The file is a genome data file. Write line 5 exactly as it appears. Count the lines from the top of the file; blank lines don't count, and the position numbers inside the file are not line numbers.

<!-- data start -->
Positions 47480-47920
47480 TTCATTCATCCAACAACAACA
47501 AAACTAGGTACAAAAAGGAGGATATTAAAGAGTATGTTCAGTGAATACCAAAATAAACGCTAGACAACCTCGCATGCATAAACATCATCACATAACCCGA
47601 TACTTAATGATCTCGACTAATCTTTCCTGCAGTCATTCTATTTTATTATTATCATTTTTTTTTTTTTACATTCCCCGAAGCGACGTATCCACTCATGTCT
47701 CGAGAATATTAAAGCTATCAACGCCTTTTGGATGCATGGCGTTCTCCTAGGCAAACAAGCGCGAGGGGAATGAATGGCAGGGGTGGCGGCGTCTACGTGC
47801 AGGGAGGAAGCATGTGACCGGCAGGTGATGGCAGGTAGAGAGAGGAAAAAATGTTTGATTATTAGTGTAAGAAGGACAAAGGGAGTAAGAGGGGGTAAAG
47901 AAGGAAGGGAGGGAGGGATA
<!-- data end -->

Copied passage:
47701 CGAGAATATTAAAGCTATCAACGCCTTTTGGATGCATGGCGTTCTCCTAGGCAAACAAGCGCGAGGGGAATGAATGGCAGGGGTGGCGGCGTCTACGTGC